The health status of children relates to physical, emotional and spiritual factors that frequently determine their quality of life and their relationship to the world as they develop. Improving these areas is the responsibility of parents and community leaders who guide children in areas like nutritional health, encouraging kids to be involved in extracurricular activities, and making sure they develop relationships with family and friends.
1. AVOID SODA:
The sweetened, carbonated beverage is the most significant source of added sugar in the diet of American children, according to KidsHealth. Each 12-ounce serving of soda contains 150 calories and 10 teaspoons of sugar. Replacing soda with pure fruit juice, flavored sparkling water, or soy- or milk-based drinks is an effective way to reduce the amount of added sugar and calories in the diets of U.S. children. Be sure to read nutritional labels of beverages to ensure the sugar content is reasonable. Fruit juices include fructose, but the vitamins, minerals and fiber they provide may justify their sugar contribution.
2. EAT FRESH, WHOLE FOODS
The manufacturing industry began removing nutrients from flour’s whole grain wheat seed during World War II to extend its shelf life, which for the first time provided pre-made, convenient, flour-based foods for working women and their families. Other canned and prepared foods contain a high percentage of saturated fat and sodium. Spend time preparing fresh, whole foods at least a few nights each week that will reduce harmful nutrients in the diets of your children and promote healthful ones. Take a cue from the food and beverage industry that spends an estimated $10 billion each year marketing products to children, suggests Roxanne Khamsi in New Scientist magazine, by serving vegetables in brightly colored containers and using cookie cutters to transform them into stars, hearts and other shapes kids enjoy. A flower-shaped whole wheat pancake with apple sauce may be more appealing to a child than the refined grain, sugary standard pancake-and-syrup combination.
Children need to exercise for at least an hour each day, according to the Centers for Disease Control and Prevention. They need to devote the majority of their physical efforts to cardiovascular exercise that includes walking, running and games like soccer, with the high-intensity activities included at least three days a week. Muscle-building exercises, such as gymnastics and push-ups, are also important. Weight-bearing exercises that build bone, such as jumping rope, is the third category of exercises that children need and should be part of their hour of exercise at least three times a week.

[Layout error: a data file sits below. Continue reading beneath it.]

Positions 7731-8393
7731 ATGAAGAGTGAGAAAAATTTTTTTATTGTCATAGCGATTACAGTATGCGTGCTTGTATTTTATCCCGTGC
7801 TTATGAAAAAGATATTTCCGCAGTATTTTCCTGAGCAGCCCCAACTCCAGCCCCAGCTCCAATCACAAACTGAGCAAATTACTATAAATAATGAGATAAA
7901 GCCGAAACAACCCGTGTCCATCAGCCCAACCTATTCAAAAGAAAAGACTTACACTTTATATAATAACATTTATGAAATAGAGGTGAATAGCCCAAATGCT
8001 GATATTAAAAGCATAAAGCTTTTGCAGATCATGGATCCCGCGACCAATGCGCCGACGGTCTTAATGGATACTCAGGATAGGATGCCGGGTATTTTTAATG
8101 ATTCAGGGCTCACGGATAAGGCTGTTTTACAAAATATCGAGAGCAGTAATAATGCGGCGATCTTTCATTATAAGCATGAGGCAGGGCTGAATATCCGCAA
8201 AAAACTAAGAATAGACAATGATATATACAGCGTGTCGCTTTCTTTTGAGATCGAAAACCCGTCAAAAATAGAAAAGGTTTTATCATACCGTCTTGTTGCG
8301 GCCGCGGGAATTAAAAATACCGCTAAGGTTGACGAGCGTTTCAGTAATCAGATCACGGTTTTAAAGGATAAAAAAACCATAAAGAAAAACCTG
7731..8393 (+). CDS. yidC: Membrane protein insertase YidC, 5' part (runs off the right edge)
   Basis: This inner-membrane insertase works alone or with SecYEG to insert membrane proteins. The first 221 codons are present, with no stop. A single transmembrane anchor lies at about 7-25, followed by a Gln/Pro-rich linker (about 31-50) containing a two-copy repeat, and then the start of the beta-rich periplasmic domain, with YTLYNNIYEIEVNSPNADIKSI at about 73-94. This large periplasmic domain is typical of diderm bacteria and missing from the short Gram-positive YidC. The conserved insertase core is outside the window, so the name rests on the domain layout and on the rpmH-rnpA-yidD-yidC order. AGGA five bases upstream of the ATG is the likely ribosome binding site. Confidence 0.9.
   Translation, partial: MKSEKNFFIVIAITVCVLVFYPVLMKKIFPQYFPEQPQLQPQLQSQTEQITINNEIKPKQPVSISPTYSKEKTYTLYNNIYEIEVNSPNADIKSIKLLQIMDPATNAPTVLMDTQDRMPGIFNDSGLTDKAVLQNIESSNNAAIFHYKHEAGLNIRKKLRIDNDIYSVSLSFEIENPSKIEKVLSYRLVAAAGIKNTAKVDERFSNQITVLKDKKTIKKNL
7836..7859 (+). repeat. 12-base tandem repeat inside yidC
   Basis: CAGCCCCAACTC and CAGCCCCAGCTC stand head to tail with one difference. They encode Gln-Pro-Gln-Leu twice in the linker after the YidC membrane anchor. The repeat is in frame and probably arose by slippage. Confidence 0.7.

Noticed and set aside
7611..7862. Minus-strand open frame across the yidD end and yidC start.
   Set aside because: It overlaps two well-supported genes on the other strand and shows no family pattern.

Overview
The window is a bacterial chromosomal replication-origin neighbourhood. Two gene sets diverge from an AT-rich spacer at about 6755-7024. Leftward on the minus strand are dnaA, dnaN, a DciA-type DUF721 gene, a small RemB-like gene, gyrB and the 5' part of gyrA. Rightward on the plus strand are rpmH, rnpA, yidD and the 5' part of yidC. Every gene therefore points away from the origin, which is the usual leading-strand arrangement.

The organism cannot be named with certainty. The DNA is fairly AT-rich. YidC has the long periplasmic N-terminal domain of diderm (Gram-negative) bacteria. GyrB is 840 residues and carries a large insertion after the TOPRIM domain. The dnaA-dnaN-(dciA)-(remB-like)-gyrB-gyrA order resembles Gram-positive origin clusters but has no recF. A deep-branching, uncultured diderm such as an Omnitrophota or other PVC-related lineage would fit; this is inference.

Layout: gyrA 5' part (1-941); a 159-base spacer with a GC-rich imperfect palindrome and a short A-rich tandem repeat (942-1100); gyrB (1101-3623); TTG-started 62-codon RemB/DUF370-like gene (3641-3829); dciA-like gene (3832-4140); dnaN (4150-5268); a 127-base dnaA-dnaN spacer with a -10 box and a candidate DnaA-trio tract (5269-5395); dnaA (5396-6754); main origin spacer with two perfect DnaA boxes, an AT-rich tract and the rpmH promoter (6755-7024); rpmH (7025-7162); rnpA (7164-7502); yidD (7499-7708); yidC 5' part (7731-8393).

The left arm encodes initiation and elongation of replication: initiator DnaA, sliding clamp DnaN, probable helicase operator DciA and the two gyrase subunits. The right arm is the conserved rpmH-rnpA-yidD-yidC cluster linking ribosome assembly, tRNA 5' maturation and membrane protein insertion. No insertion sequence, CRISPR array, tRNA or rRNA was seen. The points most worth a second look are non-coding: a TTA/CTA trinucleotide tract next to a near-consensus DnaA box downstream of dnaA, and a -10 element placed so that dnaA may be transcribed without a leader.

4. SPORTS INVOLVEMENT
Children who participate in sports are healthier and more socially skilled compared with inactive peers, according to Kate Fogarty, associate professor in the Department of Family, Youth, and Community Sciences at the University of Florida. Children often begin sports as early as 5 years old. They learn conflict resolution, team work and to interact with adult coaches in a supportive environment. Sports also introduce children to competition, which, when monitored and executed in a balanced and healthy way, prepares them for school and for their later work life.
5. HEALTH EDUCATION
Educating children about the importance of nutrition is essential for helping them achieve long-term health, according to pediatrician and natural foods advocate Dr. Barry Sears. Eating and preparing meals together is an effective way to reinforce nutritional information. Plant a garden and teach kids about vegetables and herbs and how they contribute to a healthy diet. Teach them to cook. Give them responsibilties for preparing meals that will appeal to their ever-increasing desire for independence. Allow them to invite friends to dinner occasionally to enforce the importance of their presence and contribution during mealtimes.